The National Archives
The Phu Yen Prison Raid
01 May 2006
The NVA prison camp lay shrouded in mist laden darkness among the tall deciduous trees of the tropical rain forest. Their massive dark trunks and spreading branches blocked out most of the sun's rays. The small camp high in the clouds, lay along a flat-topped ridge nestled among the rugged mountains.
In the enclose stood three large open-air cages, built off the ground with frames of solid teak and floors of sturdy saplings. The roof was thatched with palm leaves to afford some protection from the weather, but the four walls of each cage had been constructed of vertical saplings, like the floor, three or four inches apart to permit the inhabitants to be viewed by their keepers from any location in the camp.
The camp was well camouflaged, and difficult to spot from the air. Fifty prisoners languished in the cages, subjected to a continual diet of torture, harassment, interrogation and political indoctrination conducted at bayonet point. Physically weakened inmates, suffering from an advanced stated of depression, frequently died or were killed by their North Vietnamese captors.
In September 1966, we were working the upper end of the Tuy Hoa Valley in Phu Yen Province, located 200 miles northeast of Saigon, between Nha Trang and Qui Nhon. We had relieved the Korean Marines who had been protecting the South Vietnamese villages in the area during the annual rice harvest. The 95th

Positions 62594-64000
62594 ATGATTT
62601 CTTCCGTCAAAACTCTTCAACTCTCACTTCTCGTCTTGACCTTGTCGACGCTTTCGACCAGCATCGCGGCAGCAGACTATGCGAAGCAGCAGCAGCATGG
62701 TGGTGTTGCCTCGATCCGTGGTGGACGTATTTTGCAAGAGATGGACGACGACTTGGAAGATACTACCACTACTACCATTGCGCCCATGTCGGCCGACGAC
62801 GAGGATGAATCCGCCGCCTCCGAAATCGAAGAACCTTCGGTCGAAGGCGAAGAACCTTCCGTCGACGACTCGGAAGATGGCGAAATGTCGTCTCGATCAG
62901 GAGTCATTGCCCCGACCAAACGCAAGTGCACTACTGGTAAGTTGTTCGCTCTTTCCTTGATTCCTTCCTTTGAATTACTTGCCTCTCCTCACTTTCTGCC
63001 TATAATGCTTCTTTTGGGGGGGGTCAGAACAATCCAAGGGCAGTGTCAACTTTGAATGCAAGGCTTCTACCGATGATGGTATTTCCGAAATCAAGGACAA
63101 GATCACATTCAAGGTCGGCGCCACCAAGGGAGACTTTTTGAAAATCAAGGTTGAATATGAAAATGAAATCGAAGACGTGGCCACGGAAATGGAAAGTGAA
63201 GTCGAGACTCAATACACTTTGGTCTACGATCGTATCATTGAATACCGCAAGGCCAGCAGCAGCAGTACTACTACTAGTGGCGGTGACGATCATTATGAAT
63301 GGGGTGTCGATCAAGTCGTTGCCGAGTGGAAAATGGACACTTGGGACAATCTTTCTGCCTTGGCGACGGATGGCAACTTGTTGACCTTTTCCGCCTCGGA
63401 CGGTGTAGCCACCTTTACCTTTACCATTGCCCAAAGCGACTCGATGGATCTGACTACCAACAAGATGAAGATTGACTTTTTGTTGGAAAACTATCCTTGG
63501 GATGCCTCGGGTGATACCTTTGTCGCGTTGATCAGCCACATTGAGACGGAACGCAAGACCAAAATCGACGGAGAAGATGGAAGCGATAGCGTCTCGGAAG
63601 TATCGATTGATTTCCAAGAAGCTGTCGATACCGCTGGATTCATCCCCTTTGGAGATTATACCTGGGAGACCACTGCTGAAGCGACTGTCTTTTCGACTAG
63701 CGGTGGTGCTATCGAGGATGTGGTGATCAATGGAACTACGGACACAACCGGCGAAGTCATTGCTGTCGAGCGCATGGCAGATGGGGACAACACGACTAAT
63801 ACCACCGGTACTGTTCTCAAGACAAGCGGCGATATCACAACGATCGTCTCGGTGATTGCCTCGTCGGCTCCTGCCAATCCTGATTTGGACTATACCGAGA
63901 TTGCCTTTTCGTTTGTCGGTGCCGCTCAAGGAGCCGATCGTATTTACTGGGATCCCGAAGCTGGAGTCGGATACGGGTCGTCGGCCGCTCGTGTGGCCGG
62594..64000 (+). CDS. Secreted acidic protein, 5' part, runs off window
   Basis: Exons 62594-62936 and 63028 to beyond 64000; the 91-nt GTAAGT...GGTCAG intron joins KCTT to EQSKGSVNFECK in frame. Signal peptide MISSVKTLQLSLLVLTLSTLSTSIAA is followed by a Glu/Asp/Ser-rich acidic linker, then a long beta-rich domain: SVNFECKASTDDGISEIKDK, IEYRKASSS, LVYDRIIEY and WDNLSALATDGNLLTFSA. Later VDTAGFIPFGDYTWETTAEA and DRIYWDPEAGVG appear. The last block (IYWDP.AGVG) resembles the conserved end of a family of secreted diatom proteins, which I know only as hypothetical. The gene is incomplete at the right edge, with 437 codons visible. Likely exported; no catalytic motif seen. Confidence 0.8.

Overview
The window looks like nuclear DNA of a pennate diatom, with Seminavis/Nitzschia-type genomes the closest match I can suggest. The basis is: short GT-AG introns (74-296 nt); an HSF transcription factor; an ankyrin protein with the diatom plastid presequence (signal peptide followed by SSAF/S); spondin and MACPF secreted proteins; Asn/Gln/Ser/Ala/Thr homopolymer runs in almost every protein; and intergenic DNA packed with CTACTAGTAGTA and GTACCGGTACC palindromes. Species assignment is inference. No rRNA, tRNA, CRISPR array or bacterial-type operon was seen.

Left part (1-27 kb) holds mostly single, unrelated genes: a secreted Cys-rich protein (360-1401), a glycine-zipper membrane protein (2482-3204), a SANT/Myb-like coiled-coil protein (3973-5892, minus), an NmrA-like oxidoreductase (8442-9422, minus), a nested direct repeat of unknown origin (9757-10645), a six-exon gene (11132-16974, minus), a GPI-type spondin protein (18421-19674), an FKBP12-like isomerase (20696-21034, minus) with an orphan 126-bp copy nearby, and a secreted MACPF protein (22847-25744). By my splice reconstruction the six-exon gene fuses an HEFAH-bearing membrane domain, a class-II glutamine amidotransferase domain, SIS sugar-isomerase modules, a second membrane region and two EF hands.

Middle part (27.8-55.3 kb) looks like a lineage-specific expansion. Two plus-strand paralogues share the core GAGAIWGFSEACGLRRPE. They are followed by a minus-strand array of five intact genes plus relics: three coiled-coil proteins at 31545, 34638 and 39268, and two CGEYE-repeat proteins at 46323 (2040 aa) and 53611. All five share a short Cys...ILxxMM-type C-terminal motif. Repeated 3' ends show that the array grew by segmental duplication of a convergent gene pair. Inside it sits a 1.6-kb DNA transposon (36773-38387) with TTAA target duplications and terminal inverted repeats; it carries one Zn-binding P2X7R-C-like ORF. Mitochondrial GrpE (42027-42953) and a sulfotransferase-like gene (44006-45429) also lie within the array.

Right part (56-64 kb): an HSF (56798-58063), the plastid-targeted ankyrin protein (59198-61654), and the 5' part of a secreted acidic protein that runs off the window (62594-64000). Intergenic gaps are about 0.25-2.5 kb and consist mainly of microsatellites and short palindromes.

NVA Regiment was known to be somewhere in the area, dug into the rocky, thickly forested coastal mountains dominating the southern edge of the valley along the coastal plains. The NVA controlled the high ground, while we held sway over the low ground
The winter monsoon season in this area lasted from November through February. September was a particularly bad time for us. It was at the height of the transitional dry season between the monsoons, and enemy activity was always at its greatest during this time.
One day, two NVA soldiers walked into our base camp and surrendered. During interrogation, they identified themselves and their unit and told us they had been guards at a mountain prison camp housing 50 inmates. Among their wards were a Korean marine and two Americans. The remainder were South Vietnamese soldiers and civilians.
The information from the two prisoners was reported immediately to our commanding officer, Colonel Meinzen, who decided to act quickly, knowing time would be critical to a successful recovery operation. One of the NVA prisoners volunteered to lead the way back to the camp.
At the time, my platoon 2nd
Platoon, Charlie Company, 1st
Battalion, 327 Airborne Division – was located on the north side of the Tuy Hoa Valley. I was quickly briefed on the background information gleaned from the two NVA deserters and ordered to bring my platoon across the valley just east of Hill 51 to link up with the Brigade's short-range reconnaissance element, Tiger Force. When they told me one of the NVA prisoners was going to lead us to the camp, the hair rose on the back of my neck. I had been in Nam long enough to be aware of that trick. The mission had ambush written all over it.